The Court of Appeal has awarded thousands of buy-to-let landlords refunds on nearly three years of mortgage overpayments, in the biggest case yet brought through the bar’s direct access scheme.
The two-and-a-half-year legal battle was conducted without any solicitor intermediaries involved, marking a landmark moment for the Bar Council, which is pushing to raise awareness about the benefits of instructing barristers directly.
Chantal-Aimée Doerries QC (pictured), chairman of the bar, said the case shows direct access ‘can be an effective means for resolving disputes’.
She added: ‘The clients in this case were able to go directly to the specialist barristers for the representation they needed to bring this action.
‘There is no reason why in other appropriate cases representation cannot be on this basis. Direct access continues to grow and now it is easier than ever for the public to find those barristers qualified to do this kind of work.’
The case centred on whether West Bromwich Mortgage Company, a subsidiary of West Bromwich Building Society, could increase the rate payable for buy-to-let ‘tracker’ mortgages by 1.99%, without any change in the Bank of England base interest rate.
The Commercial Court initially rejected an attempt to reverse the increase in 2015, but the Court of Appeal unanimously overturned the judgment and ruled that West Bromwich could not impose the charges.
Mark Smith, head of chambers at Cotswold Barristers, which led the legal action, said: ‘I am very happy with the outcome, and happy for the many members of the campaign who have never lost faith in the case.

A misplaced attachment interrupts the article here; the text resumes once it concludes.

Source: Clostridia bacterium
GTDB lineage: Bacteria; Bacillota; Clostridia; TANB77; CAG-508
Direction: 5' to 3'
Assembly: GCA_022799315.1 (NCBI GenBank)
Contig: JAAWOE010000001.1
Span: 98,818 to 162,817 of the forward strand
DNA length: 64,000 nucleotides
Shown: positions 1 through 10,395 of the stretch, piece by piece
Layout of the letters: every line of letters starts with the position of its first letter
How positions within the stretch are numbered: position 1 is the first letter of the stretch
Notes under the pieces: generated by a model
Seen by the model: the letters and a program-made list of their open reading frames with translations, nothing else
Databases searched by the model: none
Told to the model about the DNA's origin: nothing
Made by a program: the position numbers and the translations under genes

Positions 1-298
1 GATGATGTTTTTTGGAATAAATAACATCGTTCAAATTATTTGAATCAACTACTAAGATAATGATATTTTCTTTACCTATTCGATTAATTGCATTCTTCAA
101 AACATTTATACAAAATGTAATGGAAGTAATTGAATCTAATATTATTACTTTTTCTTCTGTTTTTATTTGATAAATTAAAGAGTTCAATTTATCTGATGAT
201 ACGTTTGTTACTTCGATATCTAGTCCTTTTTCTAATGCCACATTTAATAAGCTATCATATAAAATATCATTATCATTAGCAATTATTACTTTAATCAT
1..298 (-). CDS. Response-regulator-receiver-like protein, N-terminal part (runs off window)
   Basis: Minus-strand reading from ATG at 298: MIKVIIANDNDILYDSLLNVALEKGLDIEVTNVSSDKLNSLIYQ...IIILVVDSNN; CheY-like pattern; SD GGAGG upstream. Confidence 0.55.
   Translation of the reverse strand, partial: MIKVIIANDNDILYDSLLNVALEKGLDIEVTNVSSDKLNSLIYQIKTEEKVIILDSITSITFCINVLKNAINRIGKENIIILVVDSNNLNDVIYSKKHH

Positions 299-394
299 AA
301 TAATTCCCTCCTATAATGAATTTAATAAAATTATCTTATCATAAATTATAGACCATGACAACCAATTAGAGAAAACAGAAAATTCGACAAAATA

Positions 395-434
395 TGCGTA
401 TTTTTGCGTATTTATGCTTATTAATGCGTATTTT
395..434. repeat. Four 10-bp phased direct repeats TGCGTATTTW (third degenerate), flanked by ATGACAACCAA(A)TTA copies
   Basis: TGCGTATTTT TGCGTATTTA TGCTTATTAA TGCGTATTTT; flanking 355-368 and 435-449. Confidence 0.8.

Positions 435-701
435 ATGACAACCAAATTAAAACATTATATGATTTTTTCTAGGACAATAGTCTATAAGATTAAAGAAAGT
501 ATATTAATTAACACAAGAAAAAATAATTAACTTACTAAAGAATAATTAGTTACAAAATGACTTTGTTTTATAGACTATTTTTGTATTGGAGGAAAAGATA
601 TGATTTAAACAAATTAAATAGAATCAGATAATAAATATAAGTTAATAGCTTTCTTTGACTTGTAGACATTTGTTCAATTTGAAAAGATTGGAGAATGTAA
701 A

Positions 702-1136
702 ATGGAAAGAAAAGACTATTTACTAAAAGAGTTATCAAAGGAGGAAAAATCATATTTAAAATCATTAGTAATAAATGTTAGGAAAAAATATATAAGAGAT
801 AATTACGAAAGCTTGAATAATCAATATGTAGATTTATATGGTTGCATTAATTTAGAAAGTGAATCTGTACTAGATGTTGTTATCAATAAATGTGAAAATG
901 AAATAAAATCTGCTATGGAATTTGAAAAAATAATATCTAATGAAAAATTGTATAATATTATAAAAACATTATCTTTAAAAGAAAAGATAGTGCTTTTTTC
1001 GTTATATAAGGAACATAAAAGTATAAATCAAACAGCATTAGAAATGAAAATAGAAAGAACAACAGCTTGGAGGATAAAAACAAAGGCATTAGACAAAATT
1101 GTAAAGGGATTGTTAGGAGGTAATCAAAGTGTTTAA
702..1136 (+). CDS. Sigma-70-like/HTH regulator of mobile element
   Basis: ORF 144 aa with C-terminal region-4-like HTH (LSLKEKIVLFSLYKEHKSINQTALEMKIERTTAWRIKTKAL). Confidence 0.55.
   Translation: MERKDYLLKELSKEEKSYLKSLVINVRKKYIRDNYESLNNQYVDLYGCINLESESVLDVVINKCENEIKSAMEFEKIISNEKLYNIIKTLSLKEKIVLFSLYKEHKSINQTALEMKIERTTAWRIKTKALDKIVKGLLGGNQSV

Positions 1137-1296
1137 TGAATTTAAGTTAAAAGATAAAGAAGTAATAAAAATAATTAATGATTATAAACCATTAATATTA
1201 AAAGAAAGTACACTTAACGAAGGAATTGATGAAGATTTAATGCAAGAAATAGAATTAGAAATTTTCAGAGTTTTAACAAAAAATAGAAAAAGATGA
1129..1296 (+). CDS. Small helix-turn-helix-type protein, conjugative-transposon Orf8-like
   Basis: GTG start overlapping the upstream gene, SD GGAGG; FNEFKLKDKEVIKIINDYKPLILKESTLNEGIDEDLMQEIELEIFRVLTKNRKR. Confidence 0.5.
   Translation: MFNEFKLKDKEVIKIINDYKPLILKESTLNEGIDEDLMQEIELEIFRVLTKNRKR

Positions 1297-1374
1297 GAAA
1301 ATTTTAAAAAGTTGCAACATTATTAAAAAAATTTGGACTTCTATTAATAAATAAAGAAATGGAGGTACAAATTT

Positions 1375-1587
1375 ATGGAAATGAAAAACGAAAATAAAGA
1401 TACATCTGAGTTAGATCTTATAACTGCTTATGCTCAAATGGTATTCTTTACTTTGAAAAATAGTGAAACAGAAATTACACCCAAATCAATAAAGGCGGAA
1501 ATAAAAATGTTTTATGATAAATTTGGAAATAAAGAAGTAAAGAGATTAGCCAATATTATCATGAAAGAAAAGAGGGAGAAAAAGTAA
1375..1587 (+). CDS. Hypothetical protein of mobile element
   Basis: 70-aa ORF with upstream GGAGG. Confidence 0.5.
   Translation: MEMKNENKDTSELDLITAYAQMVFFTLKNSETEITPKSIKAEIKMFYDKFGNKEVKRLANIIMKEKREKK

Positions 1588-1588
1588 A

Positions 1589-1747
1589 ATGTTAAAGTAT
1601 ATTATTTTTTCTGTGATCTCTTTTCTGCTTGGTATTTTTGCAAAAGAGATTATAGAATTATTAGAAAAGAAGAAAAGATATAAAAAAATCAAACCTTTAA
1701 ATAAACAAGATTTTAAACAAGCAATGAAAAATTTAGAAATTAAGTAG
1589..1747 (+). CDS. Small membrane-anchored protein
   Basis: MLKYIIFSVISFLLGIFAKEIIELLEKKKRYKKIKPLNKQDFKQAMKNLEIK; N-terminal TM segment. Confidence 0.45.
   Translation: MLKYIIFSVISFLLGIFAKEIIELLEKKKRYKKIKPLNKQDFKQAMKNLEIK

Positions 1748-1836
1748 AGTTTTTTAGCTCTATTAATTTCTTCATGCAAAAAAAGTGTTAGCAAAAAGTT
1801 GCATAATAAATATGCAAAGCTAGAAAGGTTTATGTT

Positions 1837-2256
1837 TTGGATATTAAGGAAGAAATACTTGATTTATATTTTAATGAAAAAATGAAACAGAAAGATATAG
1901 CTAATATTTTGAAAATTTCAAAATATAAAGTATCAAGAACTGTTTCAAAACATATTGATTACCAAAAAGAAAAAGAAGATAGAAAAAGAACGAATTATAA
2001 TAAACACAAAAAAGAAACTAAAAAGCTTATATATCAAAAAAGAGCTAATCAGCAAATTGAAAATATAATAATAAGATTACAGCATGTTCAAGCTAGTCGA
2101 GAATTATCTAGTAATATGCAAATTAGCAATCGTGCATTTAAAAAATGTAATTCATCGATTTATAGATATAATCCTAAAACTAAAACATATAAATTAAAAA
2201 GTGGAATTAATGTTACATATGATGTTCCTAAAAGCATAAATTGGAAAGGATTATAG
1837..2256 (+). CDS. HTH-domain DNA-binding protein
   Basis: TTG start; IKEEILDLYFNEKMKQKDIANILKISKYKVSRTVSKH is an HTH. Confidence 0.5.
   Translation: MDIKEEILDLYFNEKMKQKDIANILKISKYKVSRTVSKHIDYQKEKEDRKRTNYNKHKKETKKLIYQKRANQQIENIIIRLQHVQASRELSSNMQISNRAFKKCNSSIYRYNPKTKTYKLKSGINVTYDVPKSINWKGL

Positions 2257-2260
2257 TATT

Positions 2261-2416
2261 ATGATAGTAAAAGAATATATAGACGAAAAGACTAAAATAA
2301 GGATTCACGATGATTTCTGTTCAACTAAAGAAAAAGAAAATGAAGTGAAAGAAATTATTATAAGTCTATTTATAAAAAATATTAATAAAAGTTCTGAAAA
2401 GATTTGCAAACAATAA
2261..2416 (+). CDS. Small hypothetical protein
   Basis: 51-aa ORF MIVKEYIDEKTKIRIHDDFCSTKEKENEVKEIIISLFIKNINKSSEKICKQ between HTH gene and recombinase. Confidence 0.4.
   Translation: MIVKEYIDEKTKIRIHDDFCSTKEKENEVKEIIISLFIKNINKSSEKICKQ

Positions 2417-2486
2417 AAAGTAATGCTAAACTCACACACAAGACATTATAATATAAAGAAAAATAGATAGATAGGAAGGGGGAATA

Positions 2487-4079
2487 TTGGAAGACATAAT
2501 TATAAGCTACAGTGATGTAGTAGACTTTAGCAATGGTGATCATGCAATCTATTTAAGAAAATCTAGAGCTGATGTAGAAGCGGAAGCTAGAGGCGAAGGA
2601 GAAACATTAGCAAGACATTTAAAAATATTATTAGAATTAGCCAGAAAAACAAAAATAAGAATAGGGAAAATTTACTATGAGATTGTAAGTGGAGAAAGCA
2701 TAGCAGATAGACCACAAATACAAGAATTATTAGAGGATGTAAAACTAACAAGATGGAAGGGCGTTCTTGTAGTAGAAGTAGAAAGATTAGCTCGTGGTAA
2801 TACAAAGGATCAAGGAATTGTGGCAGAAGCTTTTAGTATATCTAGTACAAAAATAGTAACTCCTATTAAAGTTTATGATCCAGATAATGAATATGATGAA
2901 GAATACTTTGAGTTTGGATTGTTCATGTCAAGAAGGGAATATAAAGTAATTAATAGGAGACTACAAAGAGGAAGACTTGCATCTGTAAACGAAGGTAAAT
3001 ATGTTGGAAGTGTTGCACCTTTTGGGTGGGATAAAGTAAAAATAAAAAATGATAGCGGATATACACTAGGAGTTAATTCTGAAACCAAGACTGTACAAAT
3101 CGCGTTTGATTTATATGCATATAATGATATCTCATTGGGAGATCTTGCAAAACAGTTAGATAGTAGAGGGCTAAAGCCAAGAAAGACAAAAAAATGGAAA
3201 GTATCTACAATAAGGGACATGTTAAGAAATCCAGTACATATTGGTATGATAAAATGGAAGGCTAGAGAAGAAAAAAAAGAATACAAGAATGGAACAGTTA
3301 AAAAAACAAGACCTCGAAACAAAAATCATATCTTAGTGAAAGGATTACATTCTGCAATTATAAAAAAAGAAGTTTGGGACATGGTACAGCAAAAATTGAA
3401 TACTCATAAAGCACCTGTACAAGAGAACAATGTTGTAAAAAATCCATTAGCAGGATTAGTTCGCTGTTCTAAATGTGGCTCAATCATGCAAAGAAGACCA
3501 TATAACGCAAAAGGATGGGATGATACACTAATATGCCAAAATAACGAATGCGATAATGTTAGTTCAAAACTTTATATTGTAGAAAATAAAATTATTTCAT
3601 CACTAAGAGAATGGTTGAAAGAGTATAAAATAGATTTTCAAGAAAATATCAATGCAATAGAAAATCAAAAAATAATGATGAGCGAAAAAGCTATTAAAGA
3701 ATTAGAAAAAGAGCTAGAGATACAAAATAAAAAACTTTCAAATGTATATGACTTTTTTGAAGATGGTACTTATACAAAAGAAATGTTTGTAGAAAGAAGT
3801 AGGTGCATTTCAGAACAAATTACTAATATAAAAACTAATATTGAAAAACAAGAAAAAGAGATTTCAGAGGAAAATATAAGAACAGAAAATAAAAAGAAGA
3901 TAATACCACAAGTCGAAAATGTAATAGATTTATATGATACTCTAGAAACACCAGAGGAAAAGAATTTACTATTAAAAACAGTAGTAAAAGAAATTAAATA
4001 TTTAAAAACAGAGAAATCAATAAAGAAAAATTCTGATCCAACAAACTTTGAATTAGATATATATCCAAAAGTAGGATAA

‘Several other lenders have tried the same sort of tactic, and we will now be reviewing those cases in the light of this judgment.’
Law Society chief executive Catherine Dixon said: 'In the context of the range of work that can be undertaken by solicitors, very few cases are appropriate for direct access barristers, who cannot undertake aspects of work integral to the conclusion of many cases.
'While clients can instruct barristers directly and have been able to do so for some time, solicitors provide a wider range of services, often help clients avoid court proceedings in the first place, and can navigate clients through the litigation process for those cases that do go to court.'
The Bar Council’s third-party escrow account, BARCO, was used to protect the clients’ funds in the case.